6. What advice would you give to yourself if you could go back in time?

Well, in my case as someone who only realized quite late she was a transgender woman, I would probably tell my teenage self to look closer into that direction and not be afraid to take the step. More generally, as a scientist, I think perhaps addressing mental health/work-life-balance earlier, and learning to be more structured, more effective a prioritizing, and better at setting boundaries, might have been a good idea, though I still am not sure where to draw the limit there!

7. Top 3 tips for girls starting out in STEM?

  • Men in STEM exaggerate and oversell their knowledge and achievements and approaches, with every breath. Since you compete with them, it is wise to consciously listen for your modesty and do the exact opposite of what it suggests. When you feel out of your league, or lost, or that you do not know enough to request participation and recognition, that is patriarchy talking to you in the language of impostor syndrome. Do the opposite and, in many situations, be bolder than you think you get to be. Apply to everything. All technicalities count, always.
  • Collaborate! Whenever someone does something which can benefit from your help, offer it. Expect recognition (authorship) in return. The same goes in reverse – wherever you can benefit from what someone else can offer, ask for it, and similarly give recognition in return. Mutual wins give energy whereas conflicts just drain it. Take commitments seriously and ensure you deliver reliably. It will be remembered that you do, just as you will remember to ask again those who do.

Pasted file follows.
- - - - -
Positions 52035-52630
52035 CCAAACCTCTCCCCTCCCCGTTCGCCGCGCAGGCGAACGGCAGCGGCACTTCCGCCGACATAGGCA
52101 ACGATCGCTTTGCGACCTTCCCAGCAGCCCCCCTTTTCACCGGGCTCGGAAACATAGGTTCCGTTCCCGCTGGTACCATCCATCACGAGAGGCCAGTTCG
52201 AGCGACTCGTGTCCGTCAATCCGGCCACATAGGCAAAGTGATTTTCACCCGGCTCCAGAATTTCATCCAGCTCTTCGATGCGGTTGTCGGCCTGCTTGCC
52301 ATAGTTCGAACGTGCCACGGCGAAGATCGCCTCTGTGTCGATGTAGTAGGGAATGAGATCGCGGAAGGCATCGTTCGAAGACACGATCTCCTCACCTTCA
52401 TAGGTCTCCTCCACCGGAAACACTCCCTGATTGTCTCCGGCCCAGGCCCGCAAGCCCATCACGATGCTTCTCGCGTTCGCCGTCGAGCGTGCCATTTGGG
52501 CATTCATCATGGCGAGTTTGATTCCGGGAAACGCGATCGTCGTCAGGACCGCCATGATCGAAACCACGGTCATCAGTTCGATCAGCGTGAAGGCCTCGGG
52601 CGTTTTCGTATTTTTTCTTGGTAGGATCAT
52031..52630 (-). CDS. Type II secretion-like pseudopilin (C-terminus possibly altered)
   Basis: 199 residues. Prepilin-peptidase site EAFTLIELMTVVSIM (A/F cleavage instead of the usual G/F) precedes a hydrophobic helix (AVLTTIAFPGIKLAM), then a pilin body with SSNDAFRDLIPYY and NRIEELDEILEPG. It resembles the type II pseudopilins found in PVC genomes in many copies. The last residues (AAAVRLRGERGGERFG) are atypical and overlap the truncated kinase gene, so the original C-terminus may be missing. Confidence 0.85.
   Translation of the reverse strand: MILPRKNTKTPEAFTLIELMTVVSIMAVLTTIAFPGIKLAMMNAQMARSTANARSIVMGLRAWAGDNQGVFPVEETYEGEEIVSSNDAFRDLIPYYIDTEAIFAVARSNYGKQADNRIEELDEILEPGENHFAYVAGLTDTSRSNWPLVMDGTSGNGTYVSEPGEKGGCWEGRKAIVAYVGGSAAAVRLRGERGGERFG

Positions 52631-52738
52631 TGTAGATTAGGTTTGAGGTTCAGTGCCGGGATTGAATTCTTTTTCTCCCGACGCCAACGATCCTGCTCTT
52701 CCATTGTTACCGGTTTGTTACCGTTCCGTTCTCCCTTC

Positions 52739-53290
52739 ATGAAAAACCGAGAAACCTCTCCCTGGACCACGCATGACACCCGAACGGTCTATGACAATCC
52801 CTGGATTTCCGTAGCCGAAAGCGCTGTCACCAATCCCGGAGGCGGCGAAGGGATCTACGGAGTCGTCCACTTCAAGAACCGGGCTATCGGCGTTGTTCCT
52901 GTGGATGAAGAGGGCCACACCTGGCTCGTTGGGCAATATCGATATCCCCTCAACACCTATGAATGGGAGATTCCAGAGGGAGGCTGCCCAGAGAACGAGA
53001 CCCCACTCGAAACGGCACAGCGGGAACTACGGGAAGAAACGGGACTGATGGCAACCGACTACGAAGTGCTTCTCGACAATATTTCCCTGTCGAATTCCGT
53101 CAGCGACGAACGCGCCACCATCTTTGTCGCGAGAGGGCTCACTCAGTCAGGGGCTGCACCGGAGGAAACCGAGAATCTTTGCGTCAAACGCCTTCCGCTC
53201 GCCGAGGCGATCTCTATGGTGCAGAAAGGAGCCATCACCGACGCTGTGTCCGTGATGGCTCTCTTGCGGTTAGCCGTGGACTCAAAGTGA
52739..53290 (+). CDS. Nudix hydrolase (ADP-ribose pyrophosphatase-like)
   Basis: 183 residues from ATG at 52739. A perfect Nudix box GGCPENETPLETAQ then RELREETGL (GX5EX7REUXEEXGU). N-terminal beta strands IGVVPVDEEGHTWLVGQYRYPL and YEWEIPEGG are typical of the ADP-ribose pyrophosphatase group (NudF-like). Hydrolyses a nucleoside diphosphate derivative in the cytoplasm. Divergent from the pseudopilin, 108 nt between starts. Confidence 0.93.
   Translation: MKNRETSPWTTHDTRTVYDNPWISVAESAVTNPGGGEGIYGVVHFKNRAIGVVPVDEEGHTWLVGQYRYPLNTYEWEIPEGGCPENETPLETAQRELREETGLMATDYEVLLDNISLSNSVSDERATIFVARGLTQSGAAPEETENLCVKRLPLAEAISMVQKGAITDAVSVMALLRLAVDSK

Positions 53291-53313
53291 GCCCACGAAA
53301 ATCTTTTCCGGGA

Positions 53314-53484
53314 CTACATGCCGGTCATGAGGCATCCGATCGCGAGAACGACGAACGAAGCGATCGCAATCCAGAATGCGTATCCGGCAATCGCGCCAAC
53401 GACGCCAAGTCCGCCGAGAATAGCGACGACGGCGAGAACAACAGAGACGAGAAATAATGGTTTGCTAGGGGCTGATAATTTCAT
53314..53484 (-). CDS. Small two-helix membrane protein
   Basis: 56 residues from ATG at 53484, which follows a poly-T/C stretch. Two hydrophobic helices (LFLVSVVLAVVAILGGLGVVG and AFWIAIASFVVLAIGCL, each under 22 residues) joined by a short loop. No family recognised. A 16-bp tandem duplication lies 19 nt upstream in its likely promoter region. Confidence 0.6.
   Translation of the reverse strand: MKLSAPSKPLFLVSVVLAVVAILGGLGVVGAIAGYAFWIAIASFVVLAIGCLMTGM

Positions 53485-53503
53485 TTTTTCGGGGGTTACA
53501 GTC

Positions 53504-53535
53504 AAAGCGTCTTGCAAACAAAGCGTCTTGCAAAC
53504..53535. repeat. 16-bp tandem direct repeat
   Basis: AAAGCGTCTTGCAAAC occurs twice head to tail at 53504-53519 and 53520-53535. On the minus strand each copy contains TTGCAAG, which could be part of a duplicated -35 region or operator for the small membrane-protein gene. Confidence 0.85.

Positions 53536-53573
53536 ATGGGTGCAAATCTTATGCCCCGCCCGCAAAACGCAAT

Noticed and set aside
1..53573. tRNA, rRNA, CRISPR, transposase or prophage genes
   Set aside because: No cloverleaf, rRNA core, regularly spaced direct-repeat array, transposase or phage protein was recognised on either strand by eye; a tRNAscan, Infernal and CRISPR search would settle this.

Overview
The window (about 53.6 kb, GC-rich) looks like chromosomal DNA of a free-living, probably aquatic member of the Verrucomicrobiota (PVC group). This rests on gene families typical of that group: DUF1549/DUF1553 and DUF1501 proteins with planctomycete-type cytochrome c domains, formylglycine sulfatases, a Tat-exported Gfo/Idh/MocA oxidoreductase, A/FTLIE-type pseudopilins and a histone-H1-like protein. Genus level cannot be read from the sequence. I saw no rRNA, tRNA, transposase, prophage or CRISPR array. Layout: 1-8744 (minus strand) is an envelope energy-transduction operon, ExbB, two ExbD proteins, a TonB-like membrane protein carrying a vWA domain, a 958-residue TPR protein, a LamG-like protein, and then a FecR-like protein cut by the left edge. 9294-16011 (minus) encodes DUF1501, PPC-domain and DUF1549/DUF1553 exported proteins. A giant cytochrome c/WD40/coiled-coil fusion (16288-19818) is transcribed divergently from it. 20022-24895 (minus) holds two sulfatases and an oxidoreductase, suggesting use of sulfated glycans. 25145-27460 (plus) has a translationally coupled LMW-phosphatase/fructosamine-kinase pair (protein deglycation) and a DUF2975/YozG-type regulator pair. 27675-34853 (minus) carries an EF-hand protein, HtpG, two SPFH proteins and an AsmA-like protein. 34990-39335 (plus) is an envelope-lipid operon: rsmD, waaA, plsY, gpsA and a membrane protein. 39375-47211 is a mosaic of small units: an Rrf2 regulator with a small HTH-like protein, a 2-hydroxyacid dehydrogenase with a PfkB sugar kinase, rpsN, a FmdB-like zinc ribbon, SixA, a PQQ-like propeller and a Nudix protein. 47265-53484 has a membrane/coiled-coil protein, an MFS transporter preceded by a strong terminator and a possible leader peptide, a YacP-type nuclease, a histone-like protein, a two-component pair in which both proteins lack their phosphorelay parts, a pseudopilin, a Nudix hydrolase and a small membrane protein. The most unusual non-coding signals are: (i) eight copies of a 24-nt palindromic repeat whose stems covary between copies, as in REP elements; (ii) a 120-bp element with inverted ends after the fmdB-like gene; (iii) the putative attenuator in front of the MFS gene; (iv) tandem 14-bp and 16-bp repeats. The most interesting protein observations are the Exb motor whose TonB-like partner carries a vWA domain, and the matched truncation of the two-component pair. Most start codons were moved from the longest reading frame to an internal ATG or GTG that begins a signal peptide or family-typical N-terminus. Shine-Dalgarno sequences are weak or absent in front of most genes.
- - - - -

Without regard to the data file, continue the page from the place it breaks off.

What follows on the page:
• Last, no-one gets to define who you are, but you. No-one gets to say that because you are one thing, you somehow have to be something else as well, or that there is something else that you cannot also be. Similarly, recognize for every sister that the same applies to her – each of us defines who we are, and there are no paradoxes. Support and lift up, never shame.

8. How do you measure your success?

Sadly enough, largely by formal milestones! Defending my PhD was the hardest thing I did so far. Getting to something tenure-track like was major. Each paper (and their bibliometric conglomerates as h-index or Highly Cited Researcher status, and taking into account things like authorship position and if they go into prestige journals) counts too, as does every student I take on and all of their achievements and the independence they grow into. Grants awarded. Responsibilities, recognition. But the measure I am hoping for beyond this is eventual security (so actual tenure) to start doing more risky stuff that might have real potential to change outcomes of health trajectories. When I can tell I helped someone on their path, that is success. Ultimately I hope to know success in the form of having changed what is possible within the world, both by medical discoveries and their eventual implementation, and by becoming a role model widening the norm for who gets to be recognized as a scientist.

9. Where can we find out more about your work?

Our lab webpage is here: which includes my published work. Another in-depth interview here: has more detail on my goals.

10. Are you social? Will you share your Twitter handle, or LinkedIn profile, or Facebook so that young women can connect with you?

Fairly inactive lab twitter: @forslund_lab;

Fairly active mix-of-personal-and-professional twitter: @inanna_nalytica